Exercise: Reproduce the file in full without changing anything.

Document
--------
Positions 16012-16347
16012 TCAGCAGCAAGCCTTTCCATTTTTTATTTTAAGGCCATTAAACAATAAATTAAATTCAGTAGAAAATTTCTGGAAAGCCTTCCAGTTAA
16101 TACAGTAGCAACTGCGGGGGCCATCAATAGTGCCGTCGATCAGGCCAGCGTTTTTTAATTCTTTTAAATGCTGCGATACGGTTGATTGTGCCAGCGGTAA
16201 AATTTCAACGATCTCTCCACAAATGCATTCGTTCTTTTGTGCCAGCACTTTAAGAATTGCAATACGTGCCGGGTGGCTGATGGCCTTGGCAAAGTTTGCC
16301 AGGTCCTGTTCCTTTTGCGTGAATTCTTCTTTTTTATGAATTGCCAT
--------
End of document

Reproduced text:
Positions 16012-16347
16012 TCAGCAGCAAGCCTTTCCATTTTTTATTTTAAGGCCATTAAACAATAAATTAAATTCAGTAGAAAATTTCTGGAAAGCCTTCCAGTTAA
16101 TACAGTAGCAACTGCGGGGGCCATCAATAGTGCCGTCGATCAGGCCAGCGTTTTTTAATTCTTTTAAATGCTGCGATACGGTTGATTGTGCCAGCGGTAA
16201 AATTTCAACGATCTCTCCACAAATGCATTCGTTCTTTTGTGCCAGCACTTTAAGAATTGCAATACGTGCCGGGTGGCTGATGGCCTTGGCAAAGTTTGCC
16301 AGGTCCTGTTCCTTTTGCGTGAATTCTTCTTTTTTATGAATTGCCAT